Elena LaQuatra:

I think school was really only a challenge by the time I was in college. I had a little bit of help, some type of… I don’t even remember what it was called exactly, but I was involved in some type of program where I had that extra help if needed. But I don’t know that all my professors knew I was deaf, and so some of them mumbled or spoke very quietly, or taught with their back towards their classroom. I didn’t deal with that in high school, or in grade school, because all my teachers that I had, I think knew I was deaf and they were conscientious of that when they were teaching, me at least. But in college that wasn’t necessarily the case. I did struggle to sometimes hear the professor or try to keep up with the notes and watching their lips while taking notes.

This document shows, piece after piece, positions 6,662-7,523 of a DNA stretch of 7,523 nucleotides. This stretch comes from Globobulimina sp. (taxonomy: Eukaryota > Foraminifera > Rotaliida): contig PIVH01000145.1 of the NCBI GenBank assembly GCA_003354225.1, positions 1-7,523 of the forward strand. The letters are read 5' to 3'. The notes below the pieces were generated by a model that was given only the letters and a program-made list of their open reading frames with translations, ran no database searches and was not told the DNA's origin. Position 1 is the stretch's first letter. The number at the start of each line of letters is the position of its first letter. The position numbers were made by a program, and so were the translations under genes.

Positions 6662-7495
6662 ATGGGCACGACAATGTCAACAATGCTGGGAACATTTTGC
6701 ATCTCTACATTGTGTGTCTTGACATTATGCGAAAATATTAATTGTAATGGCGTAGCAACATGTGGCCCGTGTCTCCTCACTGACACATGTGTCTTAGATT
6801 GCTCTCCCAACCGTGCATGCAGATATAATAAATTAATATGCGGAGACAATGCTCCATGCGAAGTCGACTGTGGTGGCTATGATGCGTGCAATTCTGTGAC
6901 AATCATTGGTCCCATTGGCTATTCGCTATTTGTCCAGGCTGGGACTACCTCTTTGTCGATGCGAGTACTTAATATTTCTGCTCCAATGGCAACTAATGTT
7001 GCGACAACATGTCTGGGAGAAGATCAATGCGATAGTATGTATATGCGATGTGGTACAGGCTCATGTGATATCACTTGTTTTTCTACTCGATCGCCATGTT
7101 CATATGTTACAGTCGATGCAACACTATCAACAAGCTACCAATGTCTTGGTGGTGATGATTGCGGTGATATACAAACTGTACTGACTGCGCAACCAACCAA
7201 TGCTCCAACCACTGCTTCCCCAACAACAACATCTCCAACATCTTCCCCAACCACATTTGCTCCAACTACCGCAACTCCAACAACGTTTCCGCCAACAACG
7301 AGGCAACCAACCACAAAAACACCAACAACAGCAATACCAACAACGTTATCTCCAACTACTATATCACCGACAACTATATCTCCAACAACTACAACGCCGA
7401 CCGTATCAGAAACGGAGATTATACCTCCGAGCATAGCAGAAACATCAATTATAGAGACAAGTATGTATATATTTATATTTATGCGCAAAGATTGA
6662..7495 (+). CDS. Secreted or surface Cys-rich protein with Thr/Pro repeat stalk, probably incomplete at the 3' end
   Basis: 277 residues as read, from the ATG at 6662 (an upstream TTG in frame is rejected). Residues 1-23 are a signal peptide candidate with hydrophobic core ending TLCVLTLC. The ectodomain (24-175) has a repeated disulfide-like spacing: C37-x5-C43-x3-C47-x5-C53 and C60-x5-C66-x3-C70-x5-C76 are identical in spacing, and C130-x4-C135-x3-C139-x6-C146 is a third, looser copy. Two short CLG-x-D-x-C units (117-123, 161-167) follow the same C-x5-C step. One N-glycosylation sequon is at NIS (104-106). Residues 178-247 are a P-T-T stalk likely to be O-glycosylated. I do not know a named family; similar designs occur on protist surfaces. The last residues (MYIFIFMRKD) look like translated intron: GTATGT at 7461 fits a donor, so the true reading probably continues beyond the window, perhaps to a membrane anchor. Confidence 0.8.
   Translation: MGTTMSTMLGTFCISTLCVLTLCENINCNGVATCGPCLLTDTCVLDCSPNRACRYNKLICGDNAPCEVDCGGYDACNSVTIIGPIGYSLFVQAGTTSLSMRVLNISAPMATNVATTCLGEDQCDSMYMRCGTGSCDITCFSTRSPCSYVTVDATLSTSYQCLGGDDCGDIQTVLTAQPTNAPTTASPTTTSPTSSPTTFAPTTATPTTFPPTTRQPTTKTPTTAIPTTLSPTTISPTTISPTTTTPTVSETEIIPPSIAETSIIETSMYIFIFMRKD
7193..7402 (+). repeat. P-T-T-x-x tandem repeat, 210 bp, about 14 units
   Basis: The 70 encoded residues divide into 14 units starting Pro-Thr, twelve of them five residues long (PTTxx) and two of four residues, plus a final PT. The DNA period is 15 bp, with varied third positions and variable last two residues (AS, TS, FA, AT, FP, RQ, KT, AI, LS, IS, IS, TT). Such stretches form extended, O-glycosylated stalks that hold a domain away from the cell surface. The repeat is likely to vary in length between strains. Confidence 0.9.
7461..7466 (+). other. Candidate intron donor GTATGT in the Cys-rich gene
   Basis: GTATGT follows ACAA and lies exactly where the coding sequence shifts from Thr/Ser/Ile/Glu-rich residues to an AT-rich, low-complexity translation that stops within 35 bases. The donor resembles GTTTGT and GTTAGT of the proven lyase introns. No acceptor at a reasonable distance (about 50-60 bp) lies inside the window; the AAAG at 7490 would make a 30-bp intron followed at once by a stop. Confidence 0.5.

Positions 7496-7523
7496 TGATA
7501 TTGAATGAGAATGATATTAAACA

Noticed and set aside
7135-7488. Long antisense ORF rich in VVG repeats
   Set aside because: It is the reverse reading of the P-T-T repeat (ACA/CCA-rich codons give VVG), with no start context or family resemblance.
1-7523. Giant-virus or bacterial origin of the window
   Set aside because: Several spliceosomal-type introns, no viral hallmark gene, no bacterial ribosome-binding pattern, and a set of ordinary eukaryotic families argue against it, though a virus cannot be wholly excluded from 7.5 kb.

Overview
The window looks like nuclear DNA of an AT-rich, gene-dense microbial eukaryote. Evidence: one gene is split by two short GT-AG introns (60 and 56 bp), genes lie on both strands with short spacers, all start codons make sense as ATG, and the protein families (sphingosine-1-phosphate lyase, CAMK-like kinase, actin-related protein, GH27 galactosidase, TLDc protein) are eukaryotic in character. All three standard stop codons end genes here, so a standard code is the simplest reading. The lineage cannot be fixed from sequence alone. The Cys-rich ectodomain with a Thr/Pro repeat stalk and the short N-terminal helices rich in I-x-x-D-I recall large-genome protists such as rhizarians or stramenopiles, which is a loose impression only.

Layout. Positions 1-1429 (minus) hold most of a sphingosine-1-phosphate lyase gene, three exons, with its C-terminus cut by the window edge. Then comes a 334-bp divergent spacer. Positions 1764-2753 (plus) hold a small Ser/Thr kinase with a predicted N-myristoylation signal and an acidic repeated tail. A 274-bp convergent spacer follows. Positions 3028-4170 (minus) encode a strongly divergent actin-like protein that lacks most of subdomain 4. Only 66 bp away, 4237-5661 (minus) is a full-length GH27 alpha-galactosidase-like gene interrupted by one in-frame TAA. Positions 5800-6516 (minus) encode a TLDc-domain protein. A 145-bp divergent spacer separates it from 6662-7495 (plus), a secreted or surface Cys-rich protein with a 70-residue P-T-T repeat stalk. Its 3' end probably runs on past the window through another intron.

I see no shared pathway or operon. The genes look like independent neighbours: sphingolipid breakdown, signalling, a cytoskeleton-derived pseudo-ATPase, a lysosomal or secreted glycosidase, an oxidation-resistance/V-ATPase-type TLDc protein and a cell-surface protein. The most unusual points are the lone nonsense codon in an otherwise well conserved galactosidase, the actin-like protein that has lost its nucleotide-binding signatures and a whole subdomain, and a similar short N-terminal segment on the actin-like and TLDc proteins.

Elena LaQuatra:

But I really didn’t do a good job taking advantage of all these services that were probably available to me. I probably could have gotten a note taker, I probably could have maybe advocated for myself a little bit better. But I just got through it. As far as my career goes, I definitely have challenges probably daily, because if you think about it, and I guess people, unless they know the news industry, they wouldn’t really know all the behind the scenes stuff, but news anchors and reporters wear this little earpiece called an IFB. I’m not able to wear that earpiece. So, my managers and company and I and the producers, have all had to work together to figure out what I can do to basically have the same effect as an IFB. What technology do I have through Cochlear Corporation at my disposal that has the same effect?